bodies which compose it, by fomenting bitter and sanguinary animosities, and by dissolving every tie of social affection and public trust. These virtuous men, such I am warranted by public opinion to call them, were resolved rather to endure everything, than co-operate in that design. A diversity of opinion upon almost every principle of politics had indeed drawn a strong line of separation between them and some others. However, they were desirous not to extend the misfortune by unnecessary bitterness; they wished to prevent a difference of opinion on the commonwealth from festering into rancorous and incurable hostility. Accordingly they endeavored that all past controversies should be forgotten; and that enough for the day should be the evil thereof. There is however a limit at which forbearance ceases to be a virtue. Men may tolerate injuries whilst they are only personal to themselves. But it is not the first of virtues to bear with moderation the indignities that are offered to our country. A piece has at length appeared, from the quarter of all the former attacks, which upon every public consideration demands an answer. Whilst persons more equal to this business may be engaged in affairs of greater moment, I hope I shall be excused, if, in a few hours. of a time not very important, and from such materials as I have by me (more than enough however for this purpose), I undertake to set the facts and arguments of this wonderful performance in a proper light. I will endeavor to state what this piece is; the purpose for which I take it to have been written; and the effects (supposing it should have any effect at all) it must necessarily produce.

This piece is called "The Present State of the

VOL. I.

18

Nation." It may be considered as a sort of digest of the avowed maxims of a certain political school, the effects of whose doctrines and practices this country will feel long and severely. It is made up of a farrago of almost every topic which has been agitated on national affairs in parliamentary debate, or private conversation, for these last seven years. The oldest controversies are hauled out of the dust with which time and neglect had covered them. Arguments ten times repeated, a thousand times answered before, are here repeated again. Public accounts formerly printed and reprinted revolve once more, and find their old station in this sober meridian. All the commonplace lamentations upon the decay of trade, the increase of taxes, and the high price of labor and provisions, are here retailed again and again in the same tone with which they have drawled through columns of Gazetteers and Advertisers for a century together. Paradoxes which affront common sense, and uninteresting barren truths which generate no conclusion, are thrown in to augment unwieldy bulk, without adding anything to weight. Because two accusations are better than one, contradictions are set staring one another in the face, without even an attempt to reconcile them. And, to give the whole a sort of portentous air of labor and information, the table of the House of Commons is swept into this grand reservoir of politics.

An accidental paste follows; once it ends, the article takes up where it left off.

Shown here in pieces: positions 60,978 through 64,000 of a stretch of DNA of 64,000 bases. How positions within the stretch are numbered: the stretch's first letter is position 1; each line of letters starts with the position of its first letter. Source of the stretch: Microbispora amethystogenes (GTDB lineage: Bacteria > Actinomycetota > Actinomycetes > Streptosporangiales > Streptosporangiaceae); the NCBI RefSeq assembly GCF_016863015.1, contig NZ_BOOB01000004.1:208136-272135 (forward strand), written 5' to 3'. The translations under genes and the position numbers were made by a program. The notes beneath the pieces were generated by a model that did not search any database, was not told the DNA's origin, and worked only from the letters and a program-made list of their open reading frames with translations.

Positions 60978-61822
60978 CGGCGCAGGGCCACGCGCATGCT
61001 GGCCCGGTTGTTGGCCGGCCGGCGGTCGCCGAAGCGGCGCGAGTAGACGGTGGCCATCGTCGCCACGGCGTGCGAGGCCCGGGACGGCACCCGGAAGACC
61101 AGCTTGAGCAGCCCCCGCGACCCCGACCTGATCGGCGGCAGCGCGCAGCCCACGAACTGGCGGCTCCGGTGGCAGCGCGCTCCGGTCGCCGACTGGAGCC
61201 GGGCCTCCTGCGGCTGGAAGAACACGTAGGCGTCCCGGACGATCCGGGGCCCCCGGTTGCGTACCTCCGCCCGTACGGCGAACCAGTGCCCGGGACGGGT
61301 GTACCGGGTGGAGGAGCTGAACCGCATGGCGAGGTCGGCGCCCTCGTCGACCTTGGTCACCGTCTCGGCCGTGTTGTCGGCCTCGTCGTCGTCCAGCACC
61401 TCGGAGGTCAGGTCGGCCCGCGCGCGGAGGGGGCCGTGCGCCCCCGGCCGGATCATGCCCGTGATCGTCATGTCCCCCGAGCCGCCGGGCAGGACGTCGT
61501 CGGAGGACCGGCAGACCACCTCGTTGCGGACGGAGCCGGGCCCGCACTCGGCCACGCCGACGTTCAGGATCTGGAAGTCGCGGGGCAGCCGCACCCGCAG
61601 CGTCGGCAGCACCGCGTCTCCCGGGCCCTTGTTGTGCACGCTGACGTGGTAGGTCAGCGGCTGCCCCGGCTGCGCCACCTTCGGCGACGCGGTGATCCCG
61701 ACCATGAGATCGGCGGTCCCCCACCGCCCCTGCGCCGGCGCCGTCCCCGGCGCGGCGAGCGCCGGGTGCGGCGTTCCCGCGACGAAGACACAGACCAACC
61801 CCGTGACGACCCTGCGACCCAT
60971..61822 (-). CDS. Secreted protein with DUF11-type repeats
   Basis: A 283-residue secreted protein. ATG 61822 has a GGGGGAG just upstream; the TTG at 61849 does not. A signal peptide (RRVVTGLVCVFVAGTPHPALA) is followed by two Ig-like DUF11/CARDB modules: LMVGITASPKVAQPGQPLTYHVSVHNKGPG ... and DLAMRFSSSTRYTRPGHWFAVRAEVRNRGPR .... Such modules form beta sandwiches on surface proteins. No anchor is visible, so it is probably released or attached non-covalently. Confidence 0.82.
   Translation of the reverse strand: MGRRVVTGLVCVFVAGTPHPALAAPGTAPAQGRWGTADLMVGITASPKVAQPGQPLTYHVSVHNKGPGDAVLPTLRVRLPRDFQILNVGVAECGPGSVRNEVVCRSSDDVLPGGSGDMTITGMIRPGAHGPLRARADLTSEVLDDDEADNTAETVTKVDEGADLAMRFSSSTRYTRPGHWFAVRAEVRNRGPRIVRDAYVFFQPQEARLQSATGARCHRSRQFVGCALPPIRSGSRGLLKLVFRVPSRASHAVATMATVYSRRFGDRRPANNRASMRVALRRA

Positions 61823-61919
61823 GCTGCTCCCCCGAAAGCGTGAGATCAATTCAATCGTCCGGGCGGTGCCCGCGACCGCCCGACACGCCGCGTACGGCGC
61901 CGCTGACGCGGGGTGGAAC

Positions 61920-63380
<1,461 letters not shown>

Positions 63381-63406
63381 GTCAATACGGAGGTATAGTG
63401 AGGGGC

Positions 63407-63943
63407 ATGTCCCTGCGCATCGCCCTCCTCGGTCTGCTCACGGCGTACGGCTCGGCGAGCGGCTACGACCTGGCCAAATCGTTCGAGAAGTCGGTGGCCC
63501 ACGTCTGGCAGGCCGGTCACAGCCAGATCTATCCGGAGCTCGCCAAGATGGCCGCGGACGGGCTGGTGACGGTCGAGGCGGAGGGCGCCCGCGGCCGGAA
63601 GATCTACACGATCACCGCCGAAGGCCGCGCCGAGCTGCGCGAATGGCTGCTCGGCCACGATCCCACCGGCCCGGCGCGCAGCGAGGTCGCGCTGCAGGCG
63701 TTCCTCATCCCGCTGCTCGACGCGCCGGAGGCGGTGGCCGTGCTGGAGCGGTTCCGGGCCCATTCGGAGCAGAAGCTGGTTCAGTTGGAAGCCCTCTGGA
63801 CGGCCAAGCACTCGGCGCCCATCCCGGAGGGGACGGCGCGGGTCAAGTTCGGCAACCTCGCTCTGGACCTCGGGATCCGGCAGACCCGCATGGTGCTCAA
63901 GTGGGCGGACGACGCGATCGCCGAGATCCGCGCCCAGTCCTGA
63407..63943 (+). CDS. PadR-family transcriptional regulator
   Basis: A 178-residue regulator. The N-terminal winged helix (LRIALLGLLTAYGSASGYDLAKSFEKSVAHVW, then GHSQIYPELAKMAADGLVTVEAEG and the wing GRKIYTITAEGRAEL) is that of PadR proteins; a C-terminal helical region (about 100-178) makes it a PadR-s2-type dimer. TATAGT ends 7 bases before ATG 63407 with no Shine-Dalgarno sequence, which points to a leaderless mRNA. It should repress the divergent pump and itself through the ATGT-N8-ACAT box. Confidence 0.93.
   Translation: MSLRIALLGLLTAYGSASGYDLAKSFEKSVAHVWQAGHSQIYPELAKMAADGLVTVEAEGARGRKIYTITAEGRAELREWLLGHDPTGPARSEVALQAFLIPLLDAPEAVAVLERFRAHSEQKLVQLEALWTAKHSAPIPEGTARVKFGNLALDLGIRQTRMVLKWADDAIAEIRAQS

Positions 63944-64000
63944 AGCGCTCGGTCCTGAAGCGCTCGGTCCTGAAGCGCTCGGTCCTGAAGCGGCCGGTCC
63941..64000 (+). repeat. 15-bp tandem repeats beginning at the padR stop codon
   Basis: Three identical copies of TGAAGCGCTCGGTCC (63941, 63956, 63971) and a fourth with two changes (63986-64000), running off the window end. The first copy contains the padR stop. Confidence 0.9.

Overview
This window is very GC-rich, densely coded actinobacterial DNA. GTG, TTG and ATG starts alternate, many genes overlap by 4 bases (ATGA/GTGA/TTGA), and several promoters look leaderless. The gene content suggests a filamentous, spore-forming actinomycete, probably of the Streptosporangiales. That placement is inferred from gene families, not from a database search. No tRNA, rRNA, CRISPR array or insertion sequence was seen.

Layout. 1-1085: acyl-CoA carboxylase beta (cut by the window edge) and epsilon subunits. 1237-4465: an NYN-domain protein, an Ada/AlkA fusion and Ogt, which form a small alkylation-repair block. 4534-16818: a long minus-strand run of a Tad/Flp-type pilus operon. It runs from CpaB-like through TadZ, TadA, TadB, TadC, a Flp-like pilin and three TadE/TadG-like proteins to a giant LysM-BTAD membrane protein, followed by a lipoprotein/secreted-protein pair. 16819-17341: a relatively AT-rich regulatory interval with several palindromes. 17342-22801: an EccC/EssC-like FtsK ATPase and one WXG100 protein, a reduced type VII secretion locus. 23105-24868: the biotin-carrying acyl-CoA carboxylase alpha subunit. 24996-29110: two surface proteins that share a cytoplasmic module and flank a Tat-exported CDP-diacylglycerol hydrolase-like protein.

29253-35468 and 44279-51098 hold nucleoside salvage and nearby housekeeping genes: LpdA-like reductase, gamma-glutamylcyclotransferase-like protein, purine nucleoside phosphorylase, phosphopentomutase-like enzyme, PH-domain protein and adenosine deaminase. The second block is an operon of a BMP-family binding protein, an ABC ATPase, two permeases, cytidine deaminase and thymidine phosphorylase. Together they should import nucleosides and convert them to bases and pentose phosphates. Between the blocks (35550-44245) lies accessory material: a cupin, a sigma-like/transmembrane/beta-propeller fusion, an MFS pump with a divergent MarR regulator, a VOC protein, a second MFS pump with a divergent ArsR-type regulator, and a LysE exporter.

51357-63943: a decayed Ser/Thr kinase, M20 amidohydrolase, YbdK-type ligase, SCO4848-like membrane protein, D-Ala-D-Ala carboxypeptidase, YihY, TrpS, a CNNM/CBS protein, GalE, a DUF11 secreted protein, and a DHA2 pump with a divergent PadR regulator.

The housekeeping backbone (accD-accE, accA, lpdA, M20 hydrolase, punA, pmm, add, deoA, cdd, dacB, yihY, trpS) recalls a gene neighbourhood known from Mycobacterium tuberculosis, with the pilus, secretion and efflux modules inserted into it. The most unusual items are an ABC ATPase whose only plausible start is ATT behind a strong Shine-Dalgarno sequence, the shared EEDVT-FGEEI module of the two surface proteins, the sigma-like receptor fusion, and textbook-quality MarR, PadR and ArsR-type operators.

As to the composition, it bears a striking and whimsical resemblance to a funeral sermon, not only in the pathetic prayer with which it concludes, but in the style and tenor of the whole performance. It is piteously doleful, nodding every now and then towards dulness; well stored with pious frauds, and, like most